We’ve got castles, cemeteries, churches and pubs that stretch back centuries, so it’s no surprise that, every so often, things go bump in the night. Come to think of it, it’s a good thing we’re not easily scared!
Tales of ghosts, ghouls, devils and gravediggers are ten-a-penny, so in the spirit of Samhain and all-things ghostly, we’ve collected the best. Evil spirits or just an eerie feeling? Genuine haunting or faulty plumbing? You decide. Visit one or two yourself, and maybe you’ll have an experience that’ll turn you into a believer. Or maybe you’ll just have fun, with a little shiver down your spine. So dim the lights and hold someone close as we visit Ireland’s Most Haunted…
Glasnevin Cemetery, Dublin
With over 1.5 million people buried in , including former president Eamon DeValera and author Brendan Behan, the haunted tag is hardly a shocker. But what does strike us as unusual is the other-wordly inhabitant of a Newfoundland dog. When his master John McNeill Boyd died, his faithful canine companion refused to leave his graveside, eventually starving to death. He’s said to still linger at the tombstone.
Glasnevin is not one to skirt their paranormal past – they’re celebrating Halloween with their own festival including a Gravedigger tour and Storytelling Supper (shudder). Of course, you can indulge in a spot of spookiness any time of year with a visit to their museum.
, Church Street, Dublin
This spot isn’t ghostly, but it is gory. In the surprisingly balmy vaults below the church, coffins are piled on top of each other. Some have buckled under the weight, with decomposed limbs hanging outside the boxes like leathery branches. Other coffins lie open, revealing 800-year-old mummified corpses.
So if you ever wanted to shake hands with a dead body, now’s your chance.
Loftus Hall, County Wexford
In haunted property circles, ghosts and evil spirits are actually a bit routine – the trump card is: the Satan sighting.
The Loftus Hall story, like every great story, involves a dark rainy right, a caped stranger, an innocent family card game, and a foreboding knock at the door.
It’s all retold rather brilliantly, with de rigour gravelly voice over, in Tom Griffin’s video:
And if a Satan sighting isn’t enough clout for the place, director Stanley Kubrick was also obsessed with the building. An E! True Hollywood Story is surely on the way. Oh, hold on, someone’s knocking at our door.
Grand Opera House, Belfast
One of Belfast’s great Victorian landmarks, the was restored to grandeur after it fell into disrepair in the 1950s. Phantom of the Opera has a classic ring to it, and of course all the good opera houses have one. So you might be forgiven for shrugging off the stories of faces staring at actors through windows and figures in dark robes with some skepticism.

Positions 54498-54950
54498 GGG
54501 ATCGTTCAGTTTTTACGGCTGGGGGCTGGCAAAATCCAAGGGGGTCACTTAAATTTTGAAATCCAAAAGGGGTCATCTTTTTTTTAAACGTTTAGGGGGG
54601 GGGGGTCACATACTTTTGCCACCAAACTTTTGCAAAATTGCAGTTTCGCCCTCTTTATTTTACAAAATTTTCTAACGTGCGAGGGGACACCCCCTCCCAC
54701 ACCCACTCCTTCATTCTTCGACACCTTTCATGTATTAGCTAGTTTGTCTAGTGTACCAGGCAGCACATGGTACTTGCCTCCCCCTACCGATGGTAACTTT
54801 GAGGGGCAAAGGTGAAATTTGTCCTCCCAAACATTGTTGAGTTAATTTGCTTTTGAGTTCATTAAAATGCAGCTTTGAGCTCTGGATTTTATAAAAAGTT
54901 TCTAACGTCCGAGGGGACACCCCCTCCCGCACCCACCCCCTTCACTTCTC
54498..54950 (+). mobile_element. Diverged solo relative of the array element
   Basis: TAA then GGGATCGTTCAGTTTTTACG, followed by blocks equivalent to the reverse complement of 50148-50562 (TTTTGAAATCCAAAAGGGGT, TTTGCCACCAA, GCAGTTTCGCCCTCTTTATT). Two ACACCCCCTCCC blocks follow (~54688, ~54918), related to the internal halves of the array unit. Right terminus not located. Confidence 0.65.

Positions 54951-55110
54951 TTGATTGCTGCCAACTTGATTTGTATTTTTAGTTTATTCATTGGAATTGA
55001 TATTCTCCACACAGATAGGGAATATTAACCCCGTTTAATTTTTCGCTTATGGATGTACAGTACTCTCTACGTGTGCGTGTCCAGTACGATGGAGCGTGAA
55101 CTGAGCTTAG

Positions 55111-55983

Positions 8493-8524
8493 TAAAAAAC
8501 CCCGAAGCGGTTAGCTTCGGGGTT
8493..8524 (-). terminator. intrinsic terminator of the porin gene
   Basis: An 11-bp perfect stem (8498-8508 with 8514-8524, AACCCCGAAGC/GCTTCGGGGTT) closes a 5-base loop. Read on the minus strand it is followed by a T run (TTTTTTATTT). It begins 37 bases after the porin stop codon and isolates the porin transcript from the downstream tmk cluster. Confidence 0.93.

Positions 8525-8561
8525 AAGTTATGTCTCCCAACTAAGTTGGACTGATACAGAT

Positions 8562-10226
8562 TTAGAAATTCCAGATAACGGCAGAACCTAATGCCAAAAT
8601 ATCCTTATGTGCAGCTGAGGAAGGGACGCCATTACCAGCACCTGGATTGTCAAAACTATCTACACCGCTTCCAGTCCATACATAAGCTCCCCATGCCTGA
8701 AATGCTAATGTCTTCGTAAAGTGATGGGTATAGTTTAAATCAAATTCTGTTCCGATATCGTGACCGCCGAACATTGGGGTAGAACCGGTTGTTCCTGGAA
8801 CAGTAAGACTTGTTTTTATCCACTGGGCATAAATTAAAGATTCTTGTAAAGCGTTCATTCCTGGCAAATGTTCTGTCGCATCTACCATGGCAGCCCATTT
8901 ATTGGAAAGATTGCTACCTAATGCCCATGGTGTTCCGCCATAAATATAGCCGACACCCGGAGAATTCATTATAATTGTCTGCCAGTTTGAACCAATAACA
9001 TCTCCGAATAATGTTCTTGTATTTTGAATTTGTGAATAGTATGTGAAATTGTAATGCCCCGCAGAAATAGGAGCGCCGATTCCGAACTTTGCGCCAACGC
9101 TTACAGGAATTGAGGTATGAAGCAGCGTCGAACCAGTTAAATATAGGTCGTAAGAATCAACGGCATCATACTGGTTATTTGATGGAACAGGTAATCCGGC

That’s until the experts stepped in. The Northern Ireland Paranormal Research Association claim to have contacted deceased stage hands Harry and George, a female cleaner and an electrician. If you want to see their methods for yourself, NIPRA do their own spooky tours of castles.
Ardgillan Castle, County Dublin
Sightings of ’s resident haunting only ever occur on October 31st, making the ghost remarkably marketing-savvy.
Around 10pm every Halloween night, the ghost of a woman appears on the bridge that leads from the castle grounds to Barnageera Bay. When she was alive, the woman’s husband disappeared during his usual swim in the bay on October 31st. Every day until she died, she stood on the bridge waiting for him to return. Her ghost returns to the bridge every anniversary of her husband’s disappearance.
Another version of the tale claims the woman waits on the bridge to throw passer-bys into the ocean. Of course, there’s no actual evidence of this.
Grace Neill’s, County Down
is one of Ireland’s oldest pubs, with one of the oldest publicans. Grace is 98 – or was when she died. She still hangs around the pub today, to straighten glasses at the bar and switch the lights on and off.
The distinctive smell of pipe smoke often wafts round the bar, despite the smoking ban. Wouldn’t ya know, Grace herself smoked a clay pipe.
You know what they say, there’s no smoke without fire…
Did you know that Ireland actually invented Halloween? We explain all…
One of the biggest Halloween celebrations in Europe is happening in Northern Ireland. We get shivers (in a good way) at the Banks of the Foyle Halloween Festival.
There are tons of spooky special events being celebrated all around the island of Ireland for Halloween. Scare yourself silly with what’s in store.